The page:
IAMP expresses support for Disease Control Priorities Project
Global medical network presents wide-ranging initiatives for improving public health worldwideBeijing, China, 6 April. The InterAcademy Medical Panel (IAMP), a global network of medical academies and medical divisions of academies of science and engineering, has officially endorsed the goals of the Disease Control Priorities Project (DCPP). The endorsement took place at the conclusion of IAMP's General Assembly in Beijing, China.
"The DCPP roadmap for improved global health," says Guy de Thé, honorary professor at the Institut Pasteur, Paris, and co-chair of the IAMP executive board, "charts a commonsense approach for addressing the critical public health issues the world now faces." These issues range from the global threat posed by such infectious diseases as HIV/AIDS and avian influenza to the rising number of automobile accidents taking place in cities across the developing world.
DCPP is a collaborative effort of the Fogarty International Center of the U.S. National Institutes of Health, the World Bank, the World Health Organization and the Population Reference Bureau. The project is supported by a grant from the Bill & Melinda Gates Foundation.
"While public health issues are often local and regional in nature," de Thé notes, "their impact can have global ramifications. Rising public concern over the potential risk posed by bird flu indicates that the world is increasingly aware that diseases over 'there' could soon become diseases over 'here'."
In a statement issued at the conclusion of its General Assembly, IAMP member academies unanimously agreed to lend their support to the DCPP's core strategies. Specifically, the members of IAMP agreed to help disseminate and communicate the findings of the reports and to encourage governmental officials to pursue – and fund – activities that will help achieve the DCPP goals.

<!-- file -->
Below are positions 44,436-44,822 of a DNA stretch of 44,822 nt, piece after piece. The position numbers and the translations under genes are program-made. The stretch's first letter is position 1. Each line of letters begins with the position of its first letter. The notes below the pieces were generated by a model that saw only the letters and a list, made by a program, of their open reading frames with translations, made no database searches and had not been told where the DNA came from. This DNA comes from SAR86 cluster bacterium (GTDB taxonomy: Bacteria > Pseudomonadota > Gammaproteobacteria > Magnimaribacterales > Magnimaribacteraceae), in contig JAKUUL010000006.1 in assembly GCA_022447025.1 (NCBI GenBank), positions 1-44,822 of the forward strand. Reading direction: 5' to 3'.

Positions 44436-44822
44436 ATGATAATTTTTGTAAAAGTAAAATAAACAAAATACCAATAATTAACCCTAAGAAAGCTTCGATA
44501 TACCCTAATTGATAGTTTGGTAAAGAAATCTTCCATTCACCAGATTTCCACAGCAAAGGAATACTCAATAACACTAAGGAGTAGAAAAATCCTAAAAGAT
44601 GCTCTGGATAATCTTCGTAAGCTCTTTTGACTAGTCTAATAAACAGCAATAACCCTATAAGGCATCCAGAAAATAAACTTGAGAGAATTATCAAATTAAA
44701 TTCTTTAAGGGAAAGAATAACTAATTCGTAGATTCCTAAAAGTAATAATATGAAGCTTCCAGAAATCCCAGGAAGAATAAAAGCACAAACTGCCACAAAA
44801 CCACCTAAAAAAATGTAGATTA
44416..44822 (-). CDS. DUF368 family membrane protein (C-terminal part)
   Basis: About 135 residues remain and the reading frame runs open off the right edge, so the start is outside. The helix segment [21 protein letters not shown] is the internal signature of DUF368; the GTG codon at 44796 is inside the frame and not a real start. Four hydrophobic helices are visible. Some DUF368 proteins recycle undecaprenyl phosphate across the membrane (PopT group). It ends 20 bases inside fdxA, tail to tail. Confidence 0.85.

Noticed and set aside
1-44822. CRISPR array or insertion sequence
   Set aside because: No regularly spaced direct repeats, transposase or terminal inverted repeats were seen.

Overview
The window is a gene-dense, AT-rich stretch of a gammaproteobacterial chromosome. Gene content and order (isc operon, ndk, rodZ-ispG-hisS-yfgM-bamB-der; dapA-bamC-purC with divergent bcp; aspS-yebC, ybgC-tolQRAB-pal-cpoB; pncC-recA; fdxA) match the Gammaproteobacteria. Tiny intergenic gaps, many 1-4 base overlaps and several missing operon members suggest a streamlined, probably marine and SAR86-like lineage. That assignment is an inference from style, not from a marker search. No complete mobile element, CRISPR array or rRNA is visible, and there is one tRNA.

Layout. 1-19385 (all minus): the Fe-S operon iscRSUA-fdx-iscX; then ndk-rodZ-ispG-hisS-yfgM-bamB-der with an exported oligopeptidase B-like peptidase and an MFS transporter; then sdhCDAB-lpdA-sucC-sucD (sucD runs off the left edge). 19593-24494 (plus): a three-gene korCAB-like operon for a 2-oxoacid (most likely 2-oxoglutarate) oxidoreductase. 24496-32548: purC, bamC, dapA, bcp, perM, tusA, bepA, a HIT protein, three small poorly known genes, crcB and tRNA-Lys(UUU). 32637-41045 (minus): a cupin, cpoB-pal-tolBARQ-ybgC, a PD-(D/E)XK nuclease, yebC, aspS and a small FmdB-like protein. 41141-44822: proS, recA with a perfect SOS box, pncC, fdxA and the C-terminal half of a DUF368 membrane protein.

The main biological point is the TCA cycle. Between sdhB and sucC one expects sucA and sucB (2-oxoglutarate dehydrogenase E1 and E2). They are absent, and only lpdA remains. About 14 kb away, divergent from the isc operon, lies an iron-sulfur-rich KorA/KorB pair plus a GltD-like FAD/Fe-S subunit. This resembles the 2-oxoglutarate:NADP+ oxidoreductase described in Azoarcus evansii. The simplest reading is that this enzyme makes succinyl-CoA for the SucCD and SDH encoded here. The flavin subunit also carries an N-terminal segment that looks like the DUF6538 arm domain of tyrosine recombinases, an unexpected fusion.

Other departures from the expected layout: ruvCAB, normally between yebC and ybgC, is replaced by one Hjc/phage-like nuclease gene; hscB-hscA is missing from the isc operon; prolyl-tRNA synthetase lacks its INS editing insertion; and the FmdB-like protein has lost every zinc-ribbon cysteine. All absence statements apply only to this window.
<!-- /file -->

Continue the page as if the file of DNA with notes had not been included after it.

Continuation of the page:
"IAMP members," says David R. Challoner, foreign secretary of the US Institute of Medicine and outgoing IAMP co-chair, "were particularly impressed with two aspects of the DCPP. First, the project focused on health issues of critical importance to the developing world where both the risks and needs are most profound. Second, it proposed solutions that would not cost much money but that could save millions of lives – for example, distributing inexpensive drugs such as aspirin that could substantially reduce the rising incidence of heart attacks in developing countries or teaching mothers how to keep newborn children clean and warm, which could improve the health of babies during the first days of their lives. These are simple measures that carry lifetime benefits."
IAMP members also gave their unanimous support to a second statement outlining the organization's programmatic agenda for the next three years. They agreed to continue to support IAMP's Mother-Child Research Network, which was created in 2001, and to launch several new projects, including comprehensive studies of the high incidence of perinatal mortality and rheumatic fever in developing countries. The members also agreed to sponsor efforts to help young researchers, especially in the developing world, to improve their communication and writing skills, and to assess the effectiveness of existing medical networks with agendas that focus on emerging infectious diseases.
"IAMP," notes de Thé, "was created just six years ago. But we hope that our members' expertise and determination, together with the seriousness of the issues that we deal with, will enable us to have a significant impact on global public health in the years ahead."
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